Jacinta is a 45-year-old woman from Kenya. She is a single mother whose only child recently completed college. Jacinta runs a small retail shop from their home in a rural town, supporting herself, her son, and her elderly mother. In December 2020, Jacinta was accidentally cut on her left leg by an iron sheet. As the wound was small, she opted to treat it with home remedies, but without success. Because the wound worsened, in December 2022, Jacinta visited a local dispensary where they dressed the wound. When there was no noticeable improvement after a month, she decided to go to the hospital to be evaluated. In January 2023, Jacinta underwent two operations. However, the doctors realized that one of the procedures had failed as there was damage to the veins in her leg. Jacinta now finds it difficult to walk. Fortunately, our medical partner, African Mission Healthcare, is helping Jacinta receive treatment. On May 8th, surgeons at AIC Kijabe Hospital will perform a debridement and skin graft procedure to help heal her chronic wound and prevent her leg from needing to be amputated. Now, Jacinta needs your help to fund this $1,185 procedure. Jacinta says: “This wound is getting worse. It is affecting my walking. I have not been able to open my shop because of it. I hope to get treatment so that I am able to also take care of my elderly mother who depends on me.”
Jayden is a preschooler from Haiti. Jayden lives with his parents, who are both schoolteachers, and older brother in a small city in the mountains of central Haiti. He likes to draw and is learning to read. Jayden has a cardiac condition called atrial septal defect and ventricular septal defect. Two holes exist in his heart, one between the two upper chambers and another between the two lower chambers. Blood leaks through these holes, straining his heart and making it difficult for him to obtain oxygen. Because the surgery he needs is not available in Haiti, Jayden will fly to Dominican Republic to receive treatment. On April 28th, he will undergo cardiac surgery, during which surgeons will use patches to close the holes in his heart so that blood can flow normally. Our medical partner Haiti Cardiac Alliance is also contributing $9,000 to pay for surgery, but Jayden and his family still need help covering the costs of surgery prep and travel. The $1,500 bill covers labs, medicines, and checkup and followup appointments. It also supports passport obtainment and the social workers from our medical partner, Haiti Cardiac Alliance, who will accompany Jayden overseas. Jayden's mother shared, "Our family has been very frightened for our son's health so we were so happy to get the news that he could have this surgery!"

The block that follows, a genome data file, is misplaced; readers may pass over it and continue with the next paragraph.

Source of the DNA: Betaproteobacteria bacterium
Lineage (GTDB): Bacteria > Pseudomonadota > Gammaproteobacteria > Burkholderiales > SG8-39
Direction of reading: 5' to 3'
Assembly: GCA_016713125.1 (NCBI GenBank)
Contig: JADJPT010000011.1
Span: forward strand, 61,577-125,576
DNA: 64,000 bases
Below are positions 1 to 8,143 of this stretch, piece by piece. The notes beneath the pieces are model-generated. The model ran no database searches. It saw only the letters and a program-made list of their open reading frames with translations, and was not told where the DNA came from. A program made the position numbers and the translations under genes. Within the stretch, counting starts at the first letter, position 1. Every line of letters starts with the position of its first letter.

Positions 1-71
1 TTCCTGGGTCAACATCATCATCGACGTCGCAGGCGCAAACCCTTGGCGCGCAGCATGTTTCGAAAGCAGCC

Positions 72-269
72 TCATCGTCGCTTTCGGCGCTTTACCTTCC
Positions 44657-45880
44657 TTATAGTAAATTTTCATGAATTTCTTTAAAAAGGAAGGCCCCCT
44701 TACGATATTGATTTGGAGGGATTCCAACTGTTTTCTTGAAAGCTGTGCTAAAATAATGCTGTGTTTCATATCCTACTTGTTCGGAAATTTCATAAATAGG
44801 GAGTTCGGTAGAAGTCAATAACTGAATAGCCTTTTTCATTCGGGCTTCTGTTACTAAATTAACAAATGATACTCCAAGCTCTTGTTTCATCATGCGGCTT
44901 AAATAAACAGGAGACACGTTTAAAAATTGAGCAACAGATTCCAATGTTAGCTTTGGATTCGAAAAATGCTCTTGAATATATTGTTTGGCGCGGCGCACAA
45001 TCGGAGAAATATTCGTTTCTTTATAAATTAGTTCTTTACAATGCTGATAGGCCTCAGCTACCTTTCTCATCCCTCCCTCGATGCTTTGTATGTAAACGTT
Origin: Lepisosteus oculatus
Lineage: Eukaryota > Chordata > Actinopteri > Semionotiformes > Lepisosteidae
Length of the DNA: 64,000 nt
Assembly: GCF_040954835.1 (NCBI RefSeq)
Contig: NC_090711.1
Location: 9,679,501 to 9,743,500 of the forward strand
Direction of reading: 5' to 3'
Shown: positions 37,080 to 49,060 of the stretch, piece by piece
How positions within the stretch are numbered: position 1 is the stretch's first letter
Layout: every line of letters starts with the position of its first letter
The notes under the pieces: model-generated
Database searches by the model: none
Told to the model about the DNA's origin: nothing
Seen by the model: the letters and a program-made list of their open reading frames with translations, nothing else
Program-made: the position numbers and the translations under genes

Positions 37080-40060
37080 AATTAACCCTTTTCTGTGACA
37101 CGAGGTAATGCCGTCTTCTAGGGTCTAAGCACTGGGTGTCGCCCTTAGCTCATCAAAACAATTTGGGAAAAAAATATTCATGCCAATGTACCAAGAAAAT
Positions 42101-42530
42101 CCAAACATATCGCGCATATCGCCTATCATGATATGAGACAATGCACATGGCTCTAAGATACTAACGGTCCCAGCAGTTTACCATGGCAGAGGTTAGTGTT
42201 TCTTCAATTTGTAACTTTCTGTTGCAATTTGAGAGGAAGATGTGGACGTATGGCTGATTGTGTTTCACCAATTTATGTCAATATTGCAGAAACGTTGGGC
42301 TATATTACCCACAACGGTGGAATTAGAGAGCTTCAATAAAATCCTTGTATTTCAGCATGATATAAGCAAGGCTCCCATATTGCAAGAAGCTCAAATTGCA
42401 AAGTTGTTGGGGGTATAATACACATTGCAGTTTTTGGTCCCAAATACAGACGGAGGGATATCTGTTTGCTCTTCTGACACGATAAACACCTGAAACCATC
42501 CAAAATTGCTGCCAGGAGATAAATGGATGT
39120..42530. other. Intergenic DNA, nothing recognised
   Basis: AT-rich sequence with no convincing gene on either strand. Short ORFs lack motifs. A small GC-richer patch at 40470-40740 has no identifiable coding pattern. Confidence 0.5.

Daniel is a 10-year-old student from Ethiopia. He is in second grade and loves school. His favorite subject is English. He also loves playing football and games with friends, eating fruits and eggs with injera. He is the fifth child in the family with four older brothers. Both parents are daily laborers on a farm and get income by sharing the profit during harvest with the landowner. They use the income to feed the family and also sell some of the produce to buy other goods for the house. During the rainy season, they engage in other labor work such as chopping wood, gardening and delivery of different goods. Even though their family income is sufficient to support the basic needs of their family, it is a challenge to afford Daniel's surgery. Daniel was born with hypospadias, a congenital disease that causes urinary dysfunction. Without treatment, he will continue to experience uncomfortable symptoms. Earlier he had two surgeries with Bethany Kids Myungsung Christian Medical Centre (BKMCM). For the third surgery, he had to wait for four years. The wait made him drop out of school and has affected his mental wellbeing. Fortunately, Daniel is now scheduled to undergo corrective surgery on February 28th. Our medical partner, African Mission Healthcare Foundation, is requesting $1,293 to cover the total cost of his procedure and care. Daniel's dad said “I will be happy if my son completely heals and becomes free from shame. I am eager to send him back to school.”